No surprise that a catch-phrase like “personalized learning,” using technology to upend traditional whole group lessons and “factory-like schools” has birthed a gaggle of different meanings. Is it updated “competency-based learning?” Or “differentiated learning” in new clothes or “individualized learning” redecorated?  (see here, here and here). Such proliferation of school reforms into slogans is as familiar as photos of sunsets. “Blended learning,” “project-based teaching,” and “21st Century skills” are a few recent bumper stickers that have generated many meanings as they get converted by policymakers, marketeers, researchers, wannabe reformers, and, yes, teachers into daily lessons.

The struggle today is between re-emergent, century-old wings of educational progressives in a context where individualizing instruction and being held accountable for meeting district standards occur at the same time. For some voices that challenge such a resurrection, see here, here, and here.

Yes, these differences among reformers resemble another instance of a family fight but in a very different context than existed a century ago. These efficiency-minded school reformers, filled with optimism about the power of new technologies to “transform” teaching and learning, have appropriated the language of “whole child” Progressives.  Imbued with visions of students being prepared for a world where adults change jobs a half-dozen times in a lifetime, these efficiency-minded reformers tout schools that have tailored lessons (both online and offline) to individual students, turned teachers into coaches, and structured activities for student collaboration where thus reflecting the changed workplace of the 21st century. Efficiency-minded reformers’ victorious capture of the vocabulary of “personalized learning”  has made parsing the present-day world of school policies aimed at making classrooms havens of “personalized learning” most confusing to those unfamiliar with century-old struggles over similar issues.

_______________________________

Laura Chapman pointed out a piece I had not seen that appeared in the wake of the Great Recession in 2008. Researchers priced out the cost of different school subjects similar to the quest of early 20th century “efficiency” experts. The first paragraph reads:

How much does it cost to provide a high school math course? What about remedial English? An Advanced Placement (AP) course in history? As the economic outlook continues to darken, school districts will be looking for ways to cut costs, and they will no doubt wrestle with some difficult issues.

 

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Yes, Definitions of “Success” and “Failure” in Schooling Have Changed Over Time (Part 1)

My next book has the working title: “Chasing Success and Confronting Failure in Schools.” I describe and analyze the ways educators have defined “success” and “failure,” where these concepts originated, and the consequences flowing from their use in classrooms, schools, and districts.

The first question in the book is: Have definitions of “success” and “failure” in U.S. schools changed over time?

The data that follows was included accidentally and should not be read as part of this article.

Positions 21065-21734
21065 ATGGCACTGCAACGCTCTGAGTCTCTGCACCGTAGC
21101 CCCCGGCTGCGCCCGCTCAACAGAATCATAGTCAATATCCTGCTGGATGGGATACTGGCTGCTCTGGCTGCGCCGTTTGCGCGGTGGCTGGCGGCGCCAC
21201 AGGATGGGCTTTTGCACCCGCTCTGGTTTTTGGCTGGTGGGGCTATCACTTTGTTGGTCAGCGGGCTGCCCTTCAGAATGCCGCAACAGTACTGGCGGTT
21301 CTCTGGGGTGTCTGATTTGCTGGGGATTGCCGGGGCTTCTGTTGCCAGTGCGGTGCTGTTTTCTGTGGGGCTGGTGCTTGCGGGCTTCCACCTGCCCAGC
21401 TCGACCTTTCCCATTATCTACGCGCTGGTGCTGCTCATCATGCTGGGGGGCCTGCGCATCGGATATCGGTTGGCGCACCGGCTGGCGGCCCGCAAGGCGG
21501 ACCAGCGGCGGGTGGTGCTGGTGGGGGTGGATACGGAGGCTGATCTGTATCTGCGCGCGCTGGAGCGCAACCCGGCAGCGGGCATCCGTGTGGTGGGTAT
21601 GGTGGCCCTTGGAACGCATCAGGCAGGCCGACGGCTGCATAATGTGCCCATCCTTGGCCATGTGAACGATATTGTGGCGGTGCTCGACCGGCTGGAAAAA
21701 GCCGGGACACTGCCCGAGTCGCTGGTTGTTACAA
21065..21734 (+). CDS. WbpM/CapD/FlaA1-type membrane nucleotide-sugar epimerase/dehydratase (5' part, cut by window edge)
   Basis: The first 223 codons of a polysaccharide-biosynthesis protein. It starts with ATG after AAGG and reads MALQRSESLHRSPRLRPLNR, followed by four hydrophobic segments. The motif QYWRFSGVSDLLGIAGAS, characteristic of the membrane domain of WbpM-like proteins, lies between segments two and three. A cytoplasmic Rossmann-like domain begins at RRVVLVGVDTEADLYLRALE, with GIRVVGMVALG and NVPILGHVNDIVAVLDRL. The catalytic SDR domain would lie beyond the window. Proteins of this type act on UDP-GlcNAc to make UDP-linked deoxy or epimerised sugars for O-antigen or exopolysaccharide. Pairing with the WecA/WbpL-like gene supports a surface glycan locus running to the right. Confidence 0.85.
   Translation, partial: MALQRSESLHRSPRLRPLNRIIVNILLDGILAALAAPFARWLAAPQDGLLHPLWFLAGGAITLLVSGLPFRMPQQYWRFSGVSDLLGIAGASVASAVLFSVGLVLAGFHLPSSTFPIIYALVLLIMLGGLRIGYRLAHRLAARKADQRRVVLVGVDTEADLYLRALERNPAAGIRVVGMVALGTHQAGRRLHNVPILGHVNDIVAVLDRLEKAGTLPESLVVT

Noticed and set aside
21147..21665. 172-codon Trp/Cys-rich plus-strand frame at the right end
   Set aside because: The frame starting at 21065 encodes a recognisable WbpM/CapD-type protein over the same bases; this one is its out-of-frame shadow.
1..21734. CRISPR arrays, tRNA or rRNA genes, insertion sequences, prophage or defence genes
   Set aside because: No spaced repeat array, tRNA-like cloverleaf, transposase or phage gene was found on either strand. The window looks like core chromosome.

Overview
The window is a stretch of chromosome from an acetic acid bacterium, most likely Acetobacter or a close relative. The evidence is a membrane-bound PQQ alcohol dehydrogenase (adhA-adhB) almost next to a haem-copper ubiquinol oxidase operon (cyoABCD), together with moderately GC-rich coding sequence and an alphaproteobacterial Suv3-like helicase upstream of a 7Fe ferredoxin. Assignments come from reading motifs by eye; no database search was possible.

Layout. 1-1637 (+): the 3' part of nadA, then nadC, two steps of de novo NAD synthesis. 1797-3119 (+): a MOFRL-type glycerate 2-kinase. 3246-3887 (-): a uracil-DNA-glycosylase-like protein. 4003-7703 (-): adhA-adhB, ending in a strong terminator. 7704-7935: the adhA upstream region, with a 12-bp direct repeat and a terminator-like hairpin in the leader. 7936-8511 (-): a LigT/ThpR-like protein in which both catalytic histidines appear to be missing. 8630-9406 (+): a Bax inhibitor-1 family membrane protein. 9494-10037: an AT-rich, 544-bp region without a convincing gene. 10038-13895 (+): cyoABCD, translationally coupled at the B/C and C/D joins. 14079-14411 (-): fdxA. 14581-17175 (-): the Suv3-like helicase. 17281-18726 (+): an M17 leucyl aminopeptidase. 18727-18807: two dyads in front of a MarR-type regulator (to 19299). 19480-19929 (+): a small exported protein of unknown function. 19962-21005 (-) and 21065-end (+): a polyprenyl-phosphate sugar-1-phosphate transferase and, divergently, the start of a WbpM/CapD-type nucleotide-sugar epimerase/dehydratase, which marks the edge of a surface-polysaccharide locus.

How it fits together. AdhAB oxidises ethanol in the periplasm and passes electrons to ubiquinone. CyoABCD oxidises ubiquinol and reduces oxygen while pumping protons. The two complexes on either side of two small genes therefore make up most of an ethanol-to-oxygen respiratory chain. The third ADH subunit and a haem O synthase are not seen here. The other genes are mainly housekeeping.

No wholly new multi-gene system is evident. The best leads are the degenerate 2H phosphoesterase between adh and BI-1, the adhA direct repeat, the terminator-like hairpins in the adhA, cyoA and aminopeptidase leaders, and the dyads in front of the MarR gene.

The answer is yes. Here is how I arrived at that answer.

The history of how educational policy elites politically defined “success” in school reform between the late 19th century and mid-20th century reveals such a change. In those years, classrooms, schools, and districts that practiced “efficiency” in expanding access of students to public schooling, following scientifically designed procedures in creating appropriate curriculum for each level in age-graded schools, and using public funds parsimoniously and wisely were “successes” (see here and here)

Using scientific findings, ”educational engineers” (historians call them “administrative Progressives“) in the early 20th century used the most recent research of the day determined the best ways for students to learn, teachers to teach, administrators to manage, and school boards to govern.”Scientific management” and “educational efficiency” were the slogans educators used then to tout “success’ and “failure.”

Policymakers asked: how much does it cost to teach Latin? Can teachers get fifth grade students to learn more by lesson worksheets done in class or homework? How can money be saved in heating the building during the winter? How can school boards divest party politics from making educational decisions? Researchers of the day answered such questions (see here and here). These policymakers also wanted “social efficiency,” that is, graduates of age-graded schools were to be prepared to enter the rapidly expanding industrial workplace and act as responsible adults—public schools were to serve both the economy and society.

Overall, then, that generation of reformers assumed that efficient schools and districts were also effective in doing what they were supposed to do, i.e., make literate citizens who can enter an industrialized workplace. Efficiency and effectiveness were one and the same to these 20th century reformers but the concept of efficiency dominated both theory and practice.

Challenges to this educational consensus on efficiency occurred at the time from those academics and practitioners who saw the goals of schooling–producing literate citizens who could enter a changing workplace–best achieved through “learning by doing” and developing the “whole child.” Reformers of this stripe (historians called them “pedagogical Progressives“) sought to create classrooms and schools that gave students more choices, positioned teachers as guides rather than drill sergeants, created curricula that crossed disciplinary boundaries, and integrated family, community, and the larger world into classroom experiences. To these reformers, “success” and “failure” went far beyond “efficient” classrooms and schools. The definition of “successful” schooling that they constructed sought students’ well-being and intellectual, social, emotional, and physical growth. But their challenges to the dominant view lost in these years although their definitions of “successful” schooling, beliefs and practices have persisted into subsequent decades.